Design and field evaluation of a ground robot for high-throughput phenotyping of energy sorghum

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Young, Sierra
Kayacan, Erkan
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Peschel, Joshua
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Agricultural and Biosystems Engineering

Since 1905, the Department of Agricultural Engineering, now the Department of Agricultural and Biosystems Engineering (ABE), has been a leader in providing engineering solutions to agricultural problems in the United States and the world. The department’s original mission was to mechanize agriculture. That mission has evolved to encompass a global view of the entire food production system–the wise management of natural resources in the production, processing, storage, handling, and use of food fiber and other biological products.

In 1905 Agricultural Engineering was recognized as a subdivision of the Department of Agronomy, and in 1907 it was recognized as a unique department. It was renamed the Department of Agricultural and Biosystems Engineering in 1990. The department merged with the Department of Industrial Education and Technology in 2004.

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  • Department of Agricultural Engineering (1907–1990)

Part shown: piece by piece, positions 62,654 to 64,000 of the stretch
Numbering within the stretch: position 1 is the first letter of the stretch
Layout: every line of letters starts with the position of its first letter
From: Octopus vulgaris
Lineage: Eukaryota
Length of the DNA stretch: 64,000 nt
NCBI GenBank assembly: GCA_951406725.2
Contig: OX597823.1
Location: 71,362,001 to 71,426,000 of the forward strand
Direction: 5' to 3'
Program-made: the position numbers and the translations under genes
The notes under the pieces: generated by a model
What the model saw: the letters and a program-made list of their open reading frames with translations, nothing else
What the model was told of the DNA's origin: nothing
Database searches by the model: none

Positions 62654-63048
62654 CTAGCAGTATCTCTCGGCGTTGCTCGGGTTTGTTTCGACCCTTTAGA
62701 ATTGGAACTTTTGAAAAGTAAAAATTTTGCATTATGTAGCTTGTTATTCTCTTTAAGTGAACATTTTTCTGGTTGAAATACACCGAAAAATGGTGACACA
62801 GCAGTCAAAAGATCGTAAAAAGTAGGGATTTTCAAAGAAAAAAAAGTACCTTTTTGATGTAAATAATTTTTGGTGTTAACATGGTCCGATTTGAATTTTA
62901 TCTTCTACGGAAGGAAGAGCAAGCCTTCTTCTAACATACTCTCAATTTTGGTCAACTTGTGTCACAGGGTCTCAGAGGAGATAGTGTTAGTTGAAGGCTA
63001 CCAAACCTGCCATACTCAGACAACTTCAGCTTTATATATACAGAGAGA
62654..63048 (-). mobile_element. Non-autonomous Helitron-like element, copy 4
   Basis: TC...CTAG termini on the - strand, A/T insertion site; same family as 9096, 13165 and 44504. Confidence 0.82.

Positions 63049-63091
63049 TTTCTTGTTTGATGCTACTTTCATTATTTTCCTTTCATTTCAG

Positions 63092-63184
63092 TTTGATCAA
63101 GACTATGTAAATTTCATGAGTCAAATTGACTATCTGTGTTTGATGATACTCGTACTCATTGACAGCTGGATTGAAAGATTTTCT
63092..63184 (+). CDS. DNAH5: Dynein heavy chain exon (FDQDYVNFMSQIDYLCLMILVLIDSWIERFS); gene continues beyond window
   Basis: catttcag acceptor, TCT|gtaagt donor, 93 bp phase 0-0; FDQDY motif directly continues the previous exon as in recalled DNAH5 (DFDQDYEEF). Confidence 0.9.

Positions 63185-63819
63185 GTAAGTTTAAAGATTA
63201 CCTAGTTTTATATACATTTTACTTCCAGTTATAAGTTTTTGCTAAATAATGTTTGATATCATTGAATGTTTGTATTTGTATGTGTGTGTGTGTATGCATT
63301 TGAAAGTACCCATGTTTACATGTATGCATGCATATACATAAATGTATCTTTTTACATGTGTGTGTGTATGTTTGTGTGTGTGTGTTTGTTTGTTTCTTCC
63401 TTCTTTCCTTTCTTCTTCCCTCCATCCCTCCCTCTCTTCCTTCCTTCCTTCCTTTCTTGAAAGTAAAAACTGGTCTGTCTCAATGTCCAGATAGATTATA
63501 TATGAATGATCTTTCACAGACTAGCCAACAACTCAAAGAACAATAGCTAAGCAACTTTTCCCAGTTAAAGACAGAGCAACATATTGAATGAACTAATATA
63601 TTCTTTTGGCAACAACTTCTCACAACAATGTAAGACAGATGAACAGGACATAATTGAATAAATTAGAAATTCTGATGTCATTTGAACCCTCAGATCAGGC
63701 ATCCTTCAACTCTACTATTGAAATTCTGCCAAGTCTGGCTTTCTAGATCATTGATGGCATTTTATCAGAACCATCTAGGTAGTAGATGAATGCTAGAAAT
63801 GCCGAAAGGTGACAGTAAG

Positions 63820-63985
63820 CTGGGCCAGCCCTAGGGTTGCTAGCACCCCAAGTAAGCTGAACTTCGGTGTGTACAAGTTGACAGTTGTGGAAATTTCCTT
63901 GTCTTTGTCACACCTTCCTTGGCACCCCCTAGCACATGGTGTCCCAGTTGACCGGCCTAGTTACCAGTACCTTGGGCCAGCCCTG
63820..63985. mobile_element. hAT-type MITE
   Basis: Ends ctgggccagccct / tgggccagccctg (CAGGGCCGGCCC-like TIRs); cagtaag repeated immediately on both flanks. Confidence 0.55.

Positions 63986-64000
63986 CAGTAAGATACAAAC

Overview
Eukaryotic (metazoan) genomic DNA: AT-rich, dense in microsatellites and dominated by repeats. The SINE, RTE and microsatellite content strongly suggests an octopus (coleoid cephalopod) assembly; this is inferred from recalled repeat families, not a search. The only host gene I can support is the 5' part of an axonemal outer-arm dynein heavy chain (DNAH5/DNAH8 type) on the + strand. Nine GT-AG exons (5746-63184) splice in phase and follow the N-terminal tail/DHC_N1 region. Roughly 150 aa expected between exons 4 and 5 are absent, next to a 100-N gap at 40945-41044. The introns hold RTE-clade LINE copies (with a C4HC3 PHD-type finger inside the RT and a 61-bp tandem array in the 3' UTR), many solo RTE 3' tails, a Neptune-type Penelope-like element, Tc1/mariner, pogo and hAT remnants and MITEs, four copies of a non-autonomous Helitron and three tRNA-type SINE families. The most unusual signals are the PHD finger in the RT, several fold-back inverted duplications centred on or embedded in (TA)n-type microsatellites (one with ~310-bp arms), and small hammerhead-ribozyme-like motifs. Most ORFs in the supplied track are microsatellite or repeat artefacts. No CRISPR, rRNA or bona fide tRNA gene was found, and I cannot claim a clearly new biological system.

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This article describes the design and field evaluation of a low-cost, high-throughput phenotyping robot for energy sorghum for use in biofuel production. High-throughput phenotyping approaches have been used in isolated growth chambers or greenhouses, but there is a growing need for field-based, precision agriculture techniques to measure large quantities of plants at high spatial and temporal resolutions throughout a growing season. A low-cost, tracked mobile robot was developed to collect phenotypic data for individual plants and tested on two separate energy sorghum fields in Central Illinois during summer 2016. Stereo imaging techniques determined plant height, and a depth sensor measured stem width near the base of the plant. A data capture rate of 0.4 ha, bi-weekly, was demonstrated for platform robustness consistent with various environmental conditions and crop yield modeling needs, and formative human–robot interaction observations were made during the field trials to address usability. This work is of interest to researchers and practitioners advancing the field of plant breeding because it demonstrates a new phenotyping platform that can measure individual plant architecture traits accurately (absolute measurement error at 15% for plant height and 13% for stem width) over large areas at a sub-daily frequency; furthermore, the design of this platform can be extended for phenotyping applications in maize or other agricultural row crops.


This article is published as Young, Sierra N., Erkan Kayacan, and Joshua M. Peschel. "Design and field evaluation of a ground robot for high-throughput phenotyping of energy sorghum." Precision Agriculture (2018). DOI: 10.1007/s11119-018-9601-6. Posted with permission.

Mon Jan 01 00:00:00 UTC 2018